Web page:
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Abu Dhabi, UAEMonday 19 November 2018

Dubai property transactions slide in the first half of 2018

The total value of real estate deals came in at Dh111bn in the first six months of the year, according to the Dubai Land Department
A raft of new government measures, such as a 10-year UAE expat residence visa for professionals and 100 per cent foreign ownership of businesses, is expected to boost the real estate sector. Photo: AFP

Dubai’s real estate sector slowed in the first half of this year with deals transacted falling 16 per cent year-on-year in value, according to a report from the Dubai Land Department.

The total value of real estate transactions fell to Dh111 billion in the first half of 2018, the DLD said in a report on Saturday, without giving the comparative figures for the corresponding period last year. A statement released by the government body in July last year noted that realty transaction worth Dh132bn were recorded in the first six months of 2017.

Sultan bin Mejren, director general of DLD said strategic government decisions announced this year “have had a significant impact on sustainable growth and on strengthening the competitiveness of the national economy”.

“Granting investors a UAE residency visa for up to 10 years and reducing government fees included in previous initiatives will be of the most important incentives for economic growth in the Emirate, as they will have a positive impact on reducing business costs and will support Dubai's position as one of the best investment destinations in the world," said Mr bin Mejren.

In May, the UAE announced a 10-year UAE expat residency for professionals and 100 per cent foreign ownership of businesses outside as well as inside the free zones. Prominent UAE real estate developers, including Nakheel and Danube Properties, praised the new rules, saying they would stimulate the nation's owner-occupier market, as more residents seek longer term housing by purchasing their homes.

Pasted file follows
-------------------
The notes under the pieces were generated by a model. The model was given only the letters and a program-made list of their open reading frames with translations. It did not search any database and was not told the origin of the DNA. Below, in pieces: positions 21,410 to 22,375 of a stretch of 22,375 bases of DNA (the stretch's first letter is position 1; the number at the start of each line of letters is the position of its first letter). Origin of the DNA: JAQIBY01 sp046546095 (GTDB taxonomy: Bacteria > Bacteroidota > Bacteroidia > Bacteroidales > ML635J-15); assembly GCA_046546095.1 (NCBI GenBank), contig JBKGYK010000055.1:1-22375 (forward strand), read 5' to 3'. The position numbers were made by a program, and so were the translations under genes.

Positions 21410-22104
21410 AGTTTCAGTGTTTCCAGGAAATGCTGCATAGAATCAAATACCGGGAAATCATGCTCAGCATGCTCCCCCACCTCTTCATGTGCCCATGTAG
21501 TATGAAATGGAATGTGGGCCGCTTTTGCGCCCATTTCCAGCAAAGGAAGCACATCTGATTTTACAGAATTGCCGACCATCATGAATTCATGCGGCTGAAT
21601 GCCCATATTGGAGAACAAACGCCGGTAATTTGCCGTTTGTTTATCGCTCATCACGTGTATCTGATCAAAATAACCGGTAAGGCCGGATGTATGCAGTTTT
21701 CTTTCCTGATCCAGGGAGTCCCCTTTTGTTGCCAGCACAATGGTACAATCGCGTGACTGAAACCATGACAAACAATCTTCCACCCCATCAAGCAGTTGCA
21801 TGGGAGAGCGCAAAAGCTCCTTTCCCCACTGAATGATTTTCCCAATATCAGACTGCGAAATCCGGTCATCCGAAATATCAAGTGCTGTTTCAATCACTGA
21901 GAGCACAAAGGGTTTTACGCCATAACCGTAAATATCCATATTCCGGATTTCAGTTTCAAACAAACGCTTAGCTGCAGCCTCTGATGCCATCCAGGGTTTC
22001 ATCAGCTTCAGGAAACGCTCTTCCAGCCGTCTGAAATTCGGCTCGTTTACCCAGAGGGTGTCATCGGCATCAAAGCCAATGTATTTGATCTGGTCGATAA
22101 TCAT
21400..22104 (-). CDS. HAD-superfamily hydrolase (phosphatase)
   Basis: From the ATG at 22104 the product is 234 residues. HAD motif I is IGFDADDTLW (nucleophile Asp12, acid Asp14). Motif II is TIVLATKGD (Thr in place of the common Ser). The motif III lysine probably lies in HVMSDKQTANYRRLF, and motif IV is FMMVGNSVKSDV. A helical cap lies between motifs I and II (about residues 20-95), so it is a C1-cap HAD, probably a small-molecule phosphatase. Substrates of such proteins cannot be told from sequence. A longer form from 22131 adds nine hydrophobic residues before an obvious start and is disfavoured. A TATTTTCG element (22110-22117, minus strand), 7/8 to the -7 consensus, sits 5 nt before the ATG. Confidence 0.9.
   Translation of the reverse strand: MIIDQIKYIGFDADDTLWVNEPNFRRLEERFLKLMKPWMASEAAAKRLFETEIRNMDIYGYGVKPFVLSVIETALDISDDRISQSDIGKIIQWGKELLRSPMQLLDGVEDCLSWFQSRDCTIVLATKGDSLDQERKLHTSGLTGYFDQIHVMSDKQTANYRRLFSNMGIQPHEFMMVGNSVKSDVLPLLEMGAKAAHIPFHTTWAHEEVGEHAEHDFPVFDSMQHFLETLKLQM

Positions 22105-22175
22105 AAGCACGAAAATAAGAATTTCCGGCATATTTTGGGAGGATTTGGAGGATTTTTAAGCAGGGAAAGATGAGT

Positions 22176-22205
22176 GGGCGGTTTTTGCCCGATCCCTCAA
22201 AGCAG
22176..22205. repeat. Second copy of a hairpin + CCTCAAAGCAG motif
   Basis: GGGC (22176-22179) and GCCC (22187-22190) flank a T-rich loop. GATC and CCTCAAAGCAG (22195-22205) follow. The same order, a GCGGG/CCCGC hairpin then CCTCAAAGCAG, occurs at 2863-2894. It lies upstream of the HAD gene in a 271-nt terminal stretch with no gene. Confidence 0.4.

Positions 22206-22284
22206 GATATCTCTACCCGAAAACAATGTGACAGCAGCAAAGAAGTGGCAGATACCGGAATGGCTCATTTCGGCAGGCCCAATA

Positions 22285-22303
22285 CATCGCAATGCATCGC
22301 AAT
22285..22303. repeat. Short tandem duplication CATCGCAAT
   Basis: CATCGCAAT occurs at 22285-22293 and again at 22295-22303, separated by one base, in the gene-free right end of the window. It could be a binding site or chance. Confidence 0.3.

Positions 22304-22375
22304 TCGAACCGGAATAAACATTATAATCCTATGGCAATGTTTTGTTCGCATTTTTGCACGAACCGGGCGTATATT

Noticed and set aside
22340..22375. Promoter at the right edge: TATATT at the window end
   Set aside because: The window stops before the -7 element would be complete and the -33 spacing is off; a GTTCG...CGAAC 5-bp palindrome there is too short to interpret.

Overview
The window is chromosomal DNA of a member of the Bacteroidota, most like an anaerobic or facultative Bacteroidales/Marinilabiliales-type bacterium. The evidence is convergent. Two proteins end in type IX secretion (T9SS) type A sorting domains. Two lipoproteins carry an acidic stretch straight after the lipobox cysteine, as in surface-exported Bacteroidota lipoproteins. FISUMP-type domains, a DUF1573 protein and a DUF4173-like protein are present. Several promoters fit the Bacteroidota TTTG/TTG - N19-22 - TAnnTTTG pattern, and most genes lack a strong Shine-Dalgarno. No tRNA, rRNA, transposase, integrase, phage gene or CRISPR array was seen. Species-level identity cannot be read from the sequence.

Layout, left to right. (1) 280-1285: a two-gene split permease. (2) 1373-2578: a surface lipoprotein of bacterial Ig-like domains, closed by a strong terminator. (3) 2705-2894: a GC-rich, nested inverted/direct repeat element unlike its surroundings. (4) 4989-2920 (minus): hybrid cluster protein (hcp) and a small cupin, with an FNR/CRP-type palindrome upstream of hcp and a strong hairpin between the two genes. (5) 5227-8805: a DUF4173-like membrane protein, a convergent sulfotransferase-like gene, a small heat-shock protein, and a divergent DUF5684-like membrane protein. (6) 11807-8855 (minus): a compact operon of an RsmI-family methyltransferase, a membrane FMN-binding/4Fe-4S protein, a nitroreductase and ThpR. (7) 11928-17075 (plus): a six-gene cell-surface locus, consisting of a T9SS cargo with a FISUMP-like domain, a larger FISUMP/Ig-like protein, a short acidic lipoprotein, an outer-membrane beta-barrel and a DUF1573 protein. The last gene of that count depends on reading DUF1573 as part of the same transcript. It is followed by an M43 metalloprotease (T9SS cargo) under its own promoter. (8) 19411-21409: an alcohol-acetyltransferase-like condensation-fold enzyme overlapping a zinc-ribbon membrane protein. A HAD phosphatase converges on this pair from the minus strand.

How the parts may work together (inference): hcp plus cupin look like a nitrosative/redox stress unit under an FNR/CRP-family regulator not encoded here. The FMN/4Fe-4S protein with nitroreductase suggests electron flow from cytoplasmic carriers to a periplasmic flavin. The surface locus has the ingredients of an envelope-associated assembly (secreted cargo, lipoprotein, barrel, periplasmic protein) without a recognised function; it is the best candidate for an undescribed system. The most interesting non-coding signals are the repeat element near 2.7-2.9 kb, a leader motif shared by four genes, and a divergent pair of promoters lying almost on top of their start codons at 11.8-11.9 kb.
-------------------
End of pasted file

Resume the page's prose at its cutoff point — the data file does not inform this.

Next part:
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The new rules were among a raft of measures announced this year to ease business processes and procedures in the UAE.

Mr bin Mejren said: “The 4 per cent penalty that property owners incurred for failing to register their developments within 60 days has been waived. This underpins the Government’s efforts to provide the best possible services to investors and developers alike.”

The total number of transactions fell by 22 per cent to 27,642, from 35,571 sales in the year-earlier period.

Business Bay was the top pick in terms of the number and value of transactions with 1,934 deals worth almost Dh4.2bn, followed by Dubai Marina with 1,445 transactions worth Dh2.9bn while Al Merkadh took the third spot with 1,262 deals valued at Dh2.1bn, according to the comparison of the two DLD statements.

The total value of new mortgages fell 3.9 per cent to Dh57.6bn from Dh60bn in the same period last year. The total sales transacted without a mortgage fell 36.5 per cent to Dh40bn from Dh63bn a year earlier, the comparison showed.

Emiratis ranked first in terms of the size of investments - with 2,986 deals worth Dh6.8bn - followed by investors from India and Saudi Arabia.

Prices have continued to slip in 2018 as a “cascade” of new stock shifted demand away from traditionally sought-after areas such as Downtown and Dubai Marina, and delayed sales price recovery according to property consultancy Core Savills’ first-quarter market update. Published in May, the report found that the year-on-year sales prices fell in those two areas by 7.5 per cent and 6.6 per cent, respectively, in the first three months.

Earlier this month, the real estate portal Bayut.com's first half 2018 market report found that the cost of renting and buying had decreased since the second half of last year. The company expected this to spur an increase in investing.

Haider Ali Khan, chief executive of Bayut, said: "As we move into the later half of the year, we expect the prices to hover around where they are right now and for the serious parties, there will be great opportunities to invest at good price points.

"I believe we may see more first-time buyers coming into the market, people who traditionally would have just rented a different place might consider buying given the lower prices," he said earlier this month.